Bob Geldof has been ringing alarm bells and tackling humanitarian crises for two and a half decades, but his latest challenge is the biggest he’s ever undertaken: saving the planet.
We could have less than 17 years to live thanks to climate change, Geldof told young people at a conference in Johannesburg, South Africa last week.
Geldof, 61, best known for his Live Aid concert series, believes there will be ‘a mass extinction event’ and has admitted that his generation has let down today’s youth.
Speaking to delegates from 189 countries the singer and activist said, 'we may not get to 2030.’
‘The next war will not be a World War One or a World War Two - it will be the end,’ he warned.
‘The world can decide in a fit of madness to kill itself. Sometimes progress may not be possible. We're in a very fraught time,’ he added.
Sensing how his speech was going over Geldof reportedly concluded by telling delegates at the summit that he was sorry for being ‘bloody miserable,’ adding that his advice would be to ‘just get on with it.’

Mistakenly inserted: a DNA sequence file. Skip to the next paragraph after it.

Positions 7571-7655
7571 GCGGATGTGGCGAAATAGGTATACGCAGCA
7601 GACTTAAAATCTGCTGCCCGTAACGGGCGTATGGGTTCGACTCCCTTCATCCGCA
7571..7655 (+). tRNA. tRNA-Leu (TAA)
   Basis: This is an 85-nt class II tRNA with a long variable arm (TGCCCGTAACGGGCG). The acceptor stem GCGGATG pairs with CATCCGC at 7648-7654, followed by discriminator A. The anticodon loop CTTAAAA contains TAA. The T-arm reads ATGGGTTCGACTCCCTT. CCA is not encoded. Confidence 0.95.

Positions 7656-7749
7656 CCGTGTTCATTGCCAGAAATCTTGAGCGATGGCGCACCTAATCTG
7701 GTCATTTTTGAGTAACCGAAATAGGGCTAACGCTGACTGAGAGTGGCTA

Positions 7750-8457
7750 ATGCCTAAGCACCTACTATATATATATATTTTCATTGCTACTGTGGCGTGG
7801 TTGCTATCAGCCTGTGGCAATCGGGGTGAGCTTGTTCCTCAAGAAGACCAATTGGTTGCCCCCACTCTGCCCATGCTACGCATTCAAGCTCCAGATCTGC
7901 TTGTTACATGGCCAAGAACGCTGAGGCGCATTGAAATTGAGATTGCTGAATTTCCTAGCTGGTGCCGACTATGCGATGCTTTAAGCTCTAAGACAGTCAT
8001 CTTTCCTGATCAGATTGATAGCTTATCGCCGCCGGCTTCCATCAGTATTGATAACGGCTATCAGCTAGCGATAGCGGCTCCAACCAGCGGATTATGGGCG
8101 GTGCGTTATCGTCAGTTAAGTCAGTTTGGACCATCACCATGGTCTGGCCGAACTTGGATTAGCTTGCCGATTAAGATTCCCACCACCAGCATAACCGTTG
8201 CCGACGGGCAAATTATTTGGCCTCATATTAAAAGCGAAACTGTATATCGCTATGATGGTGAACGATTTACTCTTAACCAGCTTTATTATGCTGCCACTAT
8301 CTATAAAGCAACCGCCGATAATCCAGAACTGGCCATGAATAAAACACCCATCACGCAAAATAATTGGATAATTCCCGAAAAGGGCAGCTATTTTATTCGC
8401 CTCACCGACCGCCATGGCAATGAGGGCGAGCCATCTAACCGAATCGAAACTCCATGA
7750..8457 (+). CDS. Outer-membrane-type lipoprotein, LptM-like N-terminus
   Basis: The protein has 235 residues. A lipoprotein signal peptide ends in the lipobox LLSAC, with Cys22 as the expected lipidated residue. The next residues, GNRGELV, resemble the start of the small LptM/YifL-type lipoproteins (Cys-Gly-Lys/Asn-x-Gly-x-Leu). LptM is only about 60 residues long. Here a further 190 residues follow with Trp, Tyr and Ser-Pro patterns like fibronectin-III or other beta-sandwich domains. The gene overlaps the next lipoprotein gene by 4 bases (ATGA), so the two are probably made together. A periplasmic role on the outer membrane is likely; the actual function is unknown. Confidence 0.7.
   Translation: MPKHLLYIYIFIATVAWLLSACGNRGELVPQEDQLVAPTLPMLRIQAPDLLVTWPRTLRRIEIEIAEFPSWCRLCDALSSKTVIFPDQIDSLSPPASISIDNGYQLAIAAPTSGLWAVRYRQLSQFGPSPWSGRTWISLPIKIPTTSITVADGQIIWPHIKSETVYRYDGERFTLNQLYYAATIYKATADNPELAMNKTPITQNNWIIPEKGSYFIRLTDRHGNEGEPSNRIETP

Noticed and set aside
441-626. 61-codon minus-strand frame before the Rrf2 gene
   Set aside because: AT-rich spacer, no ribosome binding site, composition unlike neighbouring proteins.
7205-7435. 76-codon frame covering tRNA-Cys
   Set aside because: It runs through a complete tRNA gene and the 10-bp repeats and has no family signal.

In recent weeks scientists have warned that the Earth is set for more extraordinary heat waves, floods, droughts and rising sea levels that could swamp coasts and islands as greenhouse gases build up in the atmosphere.
According to the Daily Mail the Intergovernmental Panel on Climate Change stated in its first report for six years that global warming is ‘unequivocal.’ It is 95 percent certain that human activity is the dominant cause, the report added.
Remembering Irish transatlantic pilot hero Colonel James Fitzmaurice